Social impacts of the arts

Volume: 9 Issue: 9

Legacy ID (armUID): 
In this issue: Five reports from Canada and the US on the relationship between the arts and the quality of life, the correlation between arts participation and civic and social engagement, the potential relationship between video games and the civic engagement of teenagers, differences in happiness among Canadians, as well as an exploration of the measurement of social impacts.
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  • Based on a telephone survey of 1,000 adult Ontarians, this report highlights public perceptions regarding the value and benefits of the arts. Comparisons are provided with a similar survey conducted in 1994.

  • This report examines correlations between participation in the arts and potential civic benefits, based on data from the 2008 Survey of Public Participation in the Arts, which had a sample of more than 18,000 Americans 18 years of age or older. The survey results show that adults who attend art galleries, attend live performances, or read literature are more likely than non-attendees or non-readers to vote, volunteer and take part in community events.

  • This survey of 1,102 American youth between 12 and 17 years of age found that 97% of teens play computer, web, portable or console games. Teens' gaming experiences were found to be rich and varied, with "significant social interaction and civic engagement".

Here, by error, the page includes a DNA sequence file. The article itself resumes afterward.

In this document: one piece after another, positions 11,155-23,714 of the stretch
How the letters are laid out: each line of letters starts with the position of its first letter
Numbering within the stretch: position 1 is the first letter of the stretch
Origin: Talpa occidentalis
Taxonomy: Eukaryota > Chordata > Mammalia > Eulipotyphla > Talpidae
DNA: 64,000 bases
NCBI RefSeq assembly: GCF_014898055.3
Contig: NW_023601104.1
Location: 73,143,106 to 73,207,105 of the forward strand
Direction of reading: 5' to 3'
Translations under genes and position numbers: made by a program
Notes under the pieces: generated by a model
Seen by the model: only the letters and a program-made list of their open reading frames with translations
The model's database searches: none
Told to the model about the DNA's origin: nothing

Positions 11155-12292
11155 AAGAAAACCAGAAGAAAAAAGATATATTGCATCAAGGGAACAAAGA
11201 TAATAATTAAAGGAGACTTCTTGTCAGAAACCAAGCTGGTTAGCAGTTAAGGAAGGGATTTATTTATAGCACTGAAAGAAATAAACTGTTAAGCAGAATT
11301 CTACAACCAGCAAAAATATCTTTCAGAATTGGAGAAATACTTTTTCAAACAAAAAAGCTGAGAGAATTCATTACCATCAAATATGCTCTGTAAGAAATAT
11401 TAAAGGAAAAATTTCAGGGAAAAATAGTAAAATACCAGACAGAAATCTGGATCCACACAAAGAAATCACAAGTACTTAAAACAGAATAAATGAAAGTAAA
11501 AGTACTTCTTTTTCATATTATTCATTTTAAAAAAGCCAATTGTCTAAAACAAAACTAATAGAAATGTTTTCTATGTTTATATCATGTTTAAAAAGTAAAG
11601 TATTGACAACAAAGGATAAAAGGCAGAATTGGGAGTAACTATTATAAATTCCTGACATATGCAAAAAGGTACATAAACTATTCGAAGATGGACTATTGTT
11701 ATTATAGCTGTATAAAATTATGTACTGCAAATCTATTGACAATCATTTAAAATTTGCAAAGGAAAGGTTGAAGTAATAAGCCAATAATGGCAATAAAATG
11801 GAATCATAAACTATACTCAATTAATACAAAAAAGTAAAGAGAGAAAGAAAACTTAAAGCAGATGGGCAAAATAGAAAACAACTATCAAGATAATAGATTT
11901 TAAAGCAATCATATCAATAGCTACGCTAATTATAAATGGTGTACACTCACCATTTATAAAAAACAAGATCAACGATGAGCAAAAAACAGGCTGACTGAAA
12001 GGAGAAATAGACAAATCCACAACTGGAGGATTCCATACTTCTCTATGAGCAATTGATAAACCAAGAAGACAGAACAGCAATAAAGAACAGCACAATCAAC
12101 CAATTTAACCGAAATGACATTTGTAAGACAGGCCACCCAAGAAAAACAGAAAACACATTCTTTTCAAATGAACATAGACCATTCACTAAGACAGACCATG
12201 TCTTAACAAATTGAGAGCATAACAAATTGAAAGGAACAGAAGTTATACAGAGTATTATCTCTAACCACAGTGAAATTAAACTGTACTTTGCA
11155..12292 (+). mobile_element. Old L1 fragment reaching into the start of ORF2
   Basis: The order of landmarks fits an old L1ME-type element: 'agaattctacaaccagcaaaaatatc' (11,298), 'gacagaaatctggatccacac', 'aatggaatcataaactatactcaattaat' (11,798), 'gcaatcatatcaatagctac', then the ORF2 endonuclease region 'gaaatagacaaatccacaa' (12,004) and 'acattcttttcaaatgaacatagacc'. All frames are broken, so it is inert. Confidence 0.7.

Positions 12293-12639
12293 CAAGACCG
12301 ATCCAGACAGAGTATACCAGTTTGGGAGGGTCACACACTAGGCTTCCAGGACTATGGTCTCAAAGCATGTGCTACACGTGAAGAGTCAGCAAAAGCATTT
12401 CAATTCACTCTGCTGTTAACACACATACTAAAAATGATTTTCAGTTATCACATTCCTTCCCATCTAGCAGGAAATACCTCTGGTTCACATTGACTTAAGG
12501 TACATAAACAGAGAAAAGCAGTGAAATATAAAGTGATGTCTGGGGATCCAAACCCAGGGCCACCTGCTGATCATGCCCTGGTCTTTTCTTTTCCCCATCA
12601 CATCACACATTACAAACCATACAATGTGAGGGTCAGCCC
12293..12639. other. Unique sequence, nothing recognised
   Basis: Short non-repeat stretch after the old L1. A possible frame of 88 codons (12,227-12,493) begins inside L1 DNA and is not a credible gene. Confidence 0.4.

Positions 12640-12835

• Noting that "Canada has consistently ranked as one of the happiest nations in the world", this report indicates that, on a scale from one to five, the average self-assessed rating of the happiness of Canadians is 4.26. Within Canada, happiness is highest on Prince Edward Island (4.33) and lowest in Ontario (4.23) and British Columbia (4.24). Among Census Metropolitan Areas, average happiness is highest in Sherbrooke (4.37), Brantford (4.36), and Trois-Rivières (4.35) and lowest in Toronto (4.15) and Vancouver (4.20).

  • This report explores possibilities for measuring the social impacts of organizations' activities, despite challenges such as "the lack of a common measure of how much good has been done" and the lack of an "agreed unit of social impact" that might be equivalent to financial metrics used in market transactions.